Mommy Monday

It's a bit of a funny thing when a MM story is dropped in my lap.  All year I keep my heart and eyes open for that certain Mother who sparks my interest, a story that breaks my heart a woman who shows strength beyond measure...

This weeks Mommy..

Melanie is wife to Clay and mother to Myah (5) they reside in a small community east of the mountains here in Washington State.  Last summer I had a long conversation with Melanie's Mom.  She told Mel's story about her first born baby girl, Shaya.  It was one of those stories.. the kind that stick.. the one you don't easily shake.  Let's meet yet another amazing Mommy.

Mel! Thank you soo much for your willingness to share your story this week!  First, let's talk a little bit about your life before Shaya.  You and Clay had been married a few years before she came along.  On 11/29/04 you welcomed a beautiful baby girl into the world.  What were your thoughts on becoming a new Mother?

We were both so excited! Both of us were ready and our whole family was happy for us!

How was your pregnancy? At what point did you know something was not quite right.

I had a normal pregnancy. In labor, the baby was in distress so the doctors delivered her c-section.  She was PERFECT.  Then when she was 6 days old, we noticed a few things were off.  She wasn't eating, she wasn't peeing a lot, and her left leg was turning a little "off color" (blotchy purple).  We were having Clay's 30's birthday party at the beginning of December and we asked a friend our our's (a nurse practitioner) what we should do.  He told us we should go to the ER in Spokane.. just in case. After 6 hours in the ER and then another several hours of test, X-rays, scans, ect, the doctors determined that she had a blocked clot in her descending aorta.  It had cut off blood flow to her kidneys and lower extremities.  She was taken into emergency surgery and give a 5% chance of survival.  She was then flown to Seattle Children's Hospital.

So here you have this "normal" pregnancy, pretty normal delivery then 7 days later you are on the other side of the state.. your sweet baby girl is given a 5% chance of survival... talk a bit about what you were feeling then.. coping? Even putting one foot in front of the other?

Coping with the sheer trauma of the situation was something that I could only do by the grace of God! When I boarded the back of the plane from Spokane to Seattle, I had no idea if my baby would make it there alive. It was in that moment that I prayed and asked God to give me the strength to keep my emotions as "in check" as possible so I could make sound decisions about her care. I knew the doctors would give us tons of information that we would need to make decisions about - and it would be my job to know all the facts.  Shaya's nurse Stephanie (who was with us the first night) made us feel so supported (as did many of the other staff there). She did one small thing that made a huge impact - she made us SMILE again. Our friends and family were also an amazing support system. Faith in a sovereign a caring medical staff...without all of those elements, I could not have coped.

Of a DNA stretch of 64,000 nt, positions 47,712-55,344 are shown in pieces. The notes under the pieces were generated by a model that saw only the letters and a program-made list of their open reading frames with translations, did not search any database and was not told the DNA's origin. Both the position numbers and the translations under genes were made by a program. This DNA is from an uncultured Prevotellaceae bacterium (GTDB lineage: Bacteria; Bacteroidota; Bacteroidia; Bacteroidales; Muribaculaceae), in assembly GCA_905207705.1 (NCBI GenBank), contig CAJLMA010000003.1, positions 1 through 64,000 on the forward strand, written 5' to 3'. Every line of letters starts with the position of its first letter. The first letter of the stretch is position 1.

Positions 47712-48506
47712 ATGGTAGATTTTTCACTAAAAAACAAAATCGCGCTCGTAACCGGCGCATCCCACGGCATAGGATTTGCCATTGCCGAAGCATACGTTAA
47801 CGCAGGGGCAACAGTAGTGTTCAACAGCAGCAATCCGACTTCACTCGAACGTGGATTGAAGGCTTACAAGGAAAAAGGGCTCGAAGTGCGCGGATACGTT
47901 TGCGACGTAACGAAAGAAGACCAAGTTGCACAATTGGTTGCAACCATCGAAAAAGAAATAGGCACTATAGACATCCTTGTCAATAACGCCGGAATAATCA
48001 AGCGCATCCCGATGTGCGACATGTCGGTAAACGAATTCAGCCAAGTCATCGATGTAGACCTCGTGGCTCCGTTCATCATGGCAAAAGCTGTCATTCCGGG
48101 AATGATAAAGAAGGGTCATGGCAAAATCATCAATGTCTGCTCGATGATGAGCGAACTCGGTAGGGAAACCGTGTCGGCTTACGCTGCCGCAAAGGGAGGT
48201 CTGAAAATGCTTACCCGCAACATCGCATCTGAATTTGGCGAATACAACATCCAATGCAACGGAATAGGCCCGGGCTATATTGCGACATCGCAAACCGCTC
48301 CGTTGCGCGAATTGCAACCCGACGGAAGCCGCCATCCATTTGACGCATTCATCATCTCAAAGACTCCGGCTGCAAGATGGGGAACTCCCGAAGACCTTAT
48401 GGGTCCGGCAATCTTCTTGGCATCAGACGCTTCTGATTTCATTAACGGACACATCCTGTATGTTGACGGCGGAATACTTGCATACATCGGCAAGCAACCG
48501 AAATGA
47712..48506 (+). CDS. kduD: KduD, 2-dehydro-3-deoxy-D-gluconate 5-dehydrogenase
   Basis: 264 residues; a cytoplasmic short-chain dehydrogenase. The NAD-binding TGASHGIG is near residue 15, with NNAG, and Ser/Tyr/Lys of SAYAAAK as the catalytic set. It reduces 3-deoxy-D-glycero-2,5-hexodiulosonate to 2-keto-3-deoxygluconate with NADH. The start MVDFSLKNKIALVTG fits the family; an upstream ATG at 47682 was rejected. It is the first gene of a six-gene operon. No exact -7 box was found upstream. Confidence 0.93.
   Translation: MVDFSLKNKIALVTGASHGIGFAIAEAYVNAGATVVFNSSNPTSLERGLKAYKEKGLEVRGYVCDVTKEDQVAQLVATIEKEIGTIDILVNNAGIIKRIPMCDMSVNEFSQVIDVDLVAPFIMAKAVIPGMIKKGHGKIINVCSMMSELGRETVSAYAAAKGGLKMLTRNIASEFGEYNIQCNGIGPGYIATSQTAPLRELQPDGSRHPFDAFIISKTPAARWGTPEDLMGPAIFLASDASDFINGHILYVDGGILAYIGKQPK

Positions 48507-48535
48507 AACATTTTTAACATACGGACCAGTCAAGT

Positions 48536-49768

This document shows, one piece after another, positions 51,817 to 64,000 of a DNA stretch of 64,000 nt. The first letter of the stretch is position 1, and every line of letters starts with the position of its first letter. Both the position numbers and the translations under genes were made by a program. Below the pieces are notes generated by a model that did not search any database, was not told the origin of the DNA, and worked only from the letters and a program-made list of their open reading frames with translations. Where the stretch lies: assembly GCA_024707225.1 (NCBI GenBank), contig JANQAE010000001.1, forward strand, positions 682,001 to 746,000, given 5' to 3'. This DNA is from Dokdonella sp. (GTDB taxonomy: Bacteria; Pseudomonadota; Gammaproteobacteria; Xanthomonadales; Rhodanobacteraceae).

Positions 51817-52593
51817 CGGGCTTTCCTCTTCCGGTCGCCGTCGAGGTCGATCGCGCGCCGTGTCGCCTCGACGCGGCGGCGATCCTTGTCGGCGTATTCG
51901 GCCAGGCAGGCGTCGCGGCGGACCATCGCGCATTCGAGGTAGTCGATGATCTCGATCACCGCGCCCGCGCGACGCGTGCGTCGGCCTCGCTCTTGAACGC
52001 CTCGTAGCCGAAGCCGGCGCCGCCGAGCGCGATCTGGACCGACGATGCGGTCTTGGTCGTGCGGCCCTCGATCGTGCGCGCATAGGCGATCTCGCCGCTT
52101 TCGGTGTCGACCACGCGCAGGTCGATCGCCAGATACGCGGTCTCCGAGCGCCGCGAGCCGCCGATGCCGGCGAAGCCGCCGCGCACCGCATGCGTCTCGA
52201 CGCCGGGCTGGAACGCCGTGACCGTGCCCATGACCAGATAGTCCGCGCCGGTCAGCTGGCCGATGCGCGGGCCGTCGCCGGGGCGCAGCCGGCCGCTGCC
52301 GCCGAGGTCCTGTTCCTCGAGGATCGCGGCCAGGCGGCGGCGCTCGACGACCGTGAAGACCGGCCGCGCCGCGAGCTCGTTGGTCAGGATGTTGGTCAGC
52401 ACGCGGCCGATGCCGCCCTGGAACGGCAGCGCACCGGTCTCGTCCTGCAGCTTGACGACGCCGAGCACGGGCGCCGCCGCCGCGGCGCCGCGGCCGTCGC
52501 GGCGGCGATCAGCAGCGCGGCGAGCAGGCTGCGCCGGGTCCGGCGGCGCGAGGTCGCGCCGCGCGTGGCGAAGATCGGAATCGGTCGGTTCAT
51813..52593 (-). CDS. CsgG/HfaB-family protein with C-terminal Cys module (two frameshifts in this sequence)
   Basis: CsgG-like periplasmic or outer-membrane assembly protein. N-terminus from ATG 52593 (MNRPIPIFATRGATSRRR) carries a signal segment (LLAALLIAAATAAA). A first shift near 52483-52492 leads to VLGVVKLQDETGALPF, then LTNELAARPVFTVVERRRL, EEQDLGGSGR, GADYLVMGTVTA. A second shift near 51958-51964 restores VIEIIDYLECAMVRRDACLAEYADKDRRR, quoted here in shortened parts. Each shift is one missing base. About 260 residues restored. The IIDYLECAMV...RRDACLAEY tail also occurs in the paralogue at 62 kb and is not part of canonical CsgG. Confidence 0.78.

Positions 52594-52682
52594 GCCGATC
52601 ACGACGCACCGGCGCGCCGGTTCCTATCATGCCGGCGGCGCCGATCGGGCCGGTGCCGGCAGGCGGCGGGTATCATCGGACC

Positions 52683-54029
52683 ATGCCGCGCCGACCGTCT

We were at Children's for 4 months. The first few days were chaotic. We had no idea where to stay, what to do, etc. Clay, my mom, my brother and sister-in-law and I were all there taking shifts in the IICU with Shaya. The first thing we had to figure out was sleeping arrangements. We were encouraged to check in at the Ronald McDonald House. It was only across the street but (at first) it felt a million miles away from the IICU. My mom was incredible. She used the kitchen and pantry at the RMH to make us home cooked meals. She did our laundry. She took care of our day to day physical needs. My mom had to leave after almost 2 months. She was a teacher and we knew she needed to get back to work. However, she came back MANY weekends to visit. I never left Seattle. Clay was there the entire time until he had to leave for the police academy. Even then, he called all the time and spent every weekend with us in Seattle. After a couple months, I got into a routine - going between the hospital and the RMH. I knew I had a child who would have intense medical needs for a very long time so I had mentally prepared myself for the hospital life to become my "norm". 

Clay is driving back and forth over the mountain, going to the police academy during the week.. that must have killed him, talk a bit about your relationship during that time.

Yes, Clay was traveling back and forth across the state each weekend and it was SO DIFFICULT for him to be away from us. He doubted his decision to go to the academy the whole time. But he was such a rock for me while we were dealing with all of Shaya's medical issues. I felt like I was able to draw from his strength. He always seemed to ask the doctors all the right questions and fight for Shaya. It was intense, though. Now I see why situations like that either make you or break you as a couple. This ordeal definately drew us closer together because we made each decisions together and relied on God for the strength to make it.